Journal of Consumer Research, Inc.
The Role of Optimum Stimulation Level in Exploratory Consumer Behavior
Author(s): Jan-Benedict E. M. Steenkamp and Hans Baumgartner
Source: Journal of Consumer Research, Vol. 19, No. 3 (Dec., 1992), pp. 434-448
Published by: The University of Chicago Press
Stable URL: http://www.jstor.org/stable/2489400 .
Accessed: 29/02/2012 05:03
Your use of the JSTOR archive indicates your acceptance of the Terms & Conditions of Use, available at .
JSTOR is a not-for-profit service that helps scholars, researchers, and students discover, use, and build upon a wide range of
content in a trusted digital archive. We use information technology and tools to increase productivity and facilitate new forms
of scholarship. For more information about JSTOR, please contact email@example.com.
The University of Chicago Press and Journal of Consumer Research, Inc. are collaborating with JSTOR to
digitize, preserve and extend access to Journal of Consumer Research.
JAN-BENEDICTE. M. STEENKAMP
This study examines the role of optimum stimulation level (OSL) in exploratory
consumer behavior. The concept of OSL and its measurement are discussed, and
the literature on exploratory consumer tendencies and their relationship with OSL
is reviewed. Hypotheses are developed concerning the relationship between OSL
and cognitive responses to ads, ad repetition, information search, variety seeking,
decision making under risk, gambling, and innovative behavior, and these hypotheses
are investigated in a series of experiments. Four well-known instruments are used
to measure people's characteristic preference for stimulation, and OSL is operationalized as a weighted composite of a person's score on these scales. The results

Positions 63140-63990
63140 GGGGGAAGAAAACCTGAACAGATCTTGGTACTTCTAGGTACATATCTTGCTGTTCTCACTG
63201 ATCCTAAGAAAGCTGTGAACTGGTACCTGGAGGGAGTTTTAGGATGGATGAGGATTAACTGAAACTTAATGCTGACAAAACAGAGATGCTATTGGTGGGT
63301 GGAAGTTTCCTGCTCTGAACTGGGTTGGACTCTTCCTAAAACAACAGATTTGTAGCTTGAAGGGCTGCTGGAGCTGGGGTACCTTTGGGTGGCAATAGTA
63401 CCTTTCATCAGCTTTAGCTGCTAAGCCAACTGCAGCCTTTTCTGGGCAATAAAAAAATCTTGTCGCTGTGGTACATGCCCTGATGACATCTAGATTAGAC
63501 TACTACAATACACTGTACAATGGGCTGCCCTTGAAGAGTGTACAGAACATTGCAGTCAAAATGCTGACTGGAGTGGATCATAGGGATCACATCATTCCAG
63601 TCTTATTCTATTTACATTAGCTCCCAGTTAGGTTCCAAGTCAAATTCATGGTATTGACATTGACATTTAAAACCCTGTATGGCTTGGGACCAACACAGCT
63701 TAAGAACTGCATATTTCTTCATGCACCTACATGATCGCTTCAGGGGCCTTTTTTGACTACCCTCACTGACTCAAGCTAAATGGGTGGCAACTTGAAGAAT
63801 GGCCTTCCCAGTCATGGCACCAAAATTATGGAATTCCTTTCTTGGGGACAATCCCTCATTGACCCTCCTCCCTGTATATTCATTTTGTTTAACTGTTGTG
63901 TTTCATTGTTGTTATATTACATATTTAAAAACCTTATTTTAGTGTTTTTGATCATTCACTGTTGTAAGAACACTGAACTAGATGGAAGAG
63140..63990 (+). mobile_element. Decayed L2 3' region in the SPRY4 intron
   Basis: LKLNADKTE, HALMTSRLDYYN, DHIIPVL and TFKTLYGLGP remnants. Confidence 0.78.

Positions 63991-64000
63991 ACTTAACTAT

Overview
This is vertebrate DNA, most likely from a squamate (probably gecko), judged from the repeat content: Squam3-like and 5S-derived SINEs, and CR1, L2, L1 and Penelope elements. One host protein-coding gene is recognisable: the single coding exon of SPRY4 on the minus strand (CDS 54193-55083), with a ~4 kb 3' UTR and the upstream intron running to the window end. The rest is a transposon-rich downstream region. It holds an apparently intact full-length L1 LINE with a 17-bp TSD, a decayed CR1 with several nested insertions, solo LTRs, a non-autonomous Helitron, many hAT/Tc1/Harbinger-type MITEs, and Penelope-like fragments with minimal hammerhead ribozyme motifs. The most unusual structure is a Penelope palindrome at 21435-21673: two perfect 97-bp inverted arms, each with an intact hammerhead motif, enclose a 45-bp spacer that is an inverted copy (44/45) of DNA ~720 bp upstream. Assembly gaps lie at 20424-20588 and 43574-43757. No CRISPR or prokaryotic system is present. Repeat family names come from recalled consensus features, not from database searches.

of the study indicate that consumers' OSL is systematically related to curiositymotivated consumer behaviors, variety seeking, and risk taking.
notion that human behavioris sometimes in-
iors to a greater extent than people with lower OSLs
(see, e.g., Zuckerman [ 1979] for a review). The fact that
exploratory tendencies are related to a person's characteristic need for stimulation suggests that OSL may
be a major determinant of consumer behaviors with
strong exploratory elements.
The goal of this article is to provide a fairly comprehensive investigation of the role of OSL in exploratory
consumer behavior. First, the concept of OSL and its
measurement are discussed, and then the literature on
exploratory consumer tendencies and their relationship
with OSL is reviewed. Based on this review, cognitive
responses to ads, ad repetition, information search, variety seeking, decision making under risk, gambling,
and innovative behavior are identified as areas in which
a consideration of the effects of OSL should be particularly fruitful. The relationship between OSL and these
behaviors is then investigated in a series of experiments,
with four major scales used to operationalize the OSL
stigated by the mere desire to attain a satisfactory
level of stimulation has figured prominently among
theories investigating motivational tendencies as causes
of people's actions (e.g., Berlyne 1960; Fiske and Maddi
1961). Research on this presumed need for stimulation
has shown that people tend to prefer intermediate levels
of stimulation-referred to as the optimum stimulation
level (OSL) in the literature-and that there are reliable
individual differences in the amount of stimulation
considered optimal by a given person (McReynolds
To attain a satisfactory level of stimulation, a person
may engage in exploration of the environment. As stated
by Berlyne (1963, p. 288), exploratory behavior is "behavior with the sole function of changing the stimulus
field." Psychologists have studied exploratory tendencies extensively, and the general finding has been that
people with higher OSLs engage in exploratory behav*Jan-Benedict E. M. Steenkamp is the AGB Professor of Marketing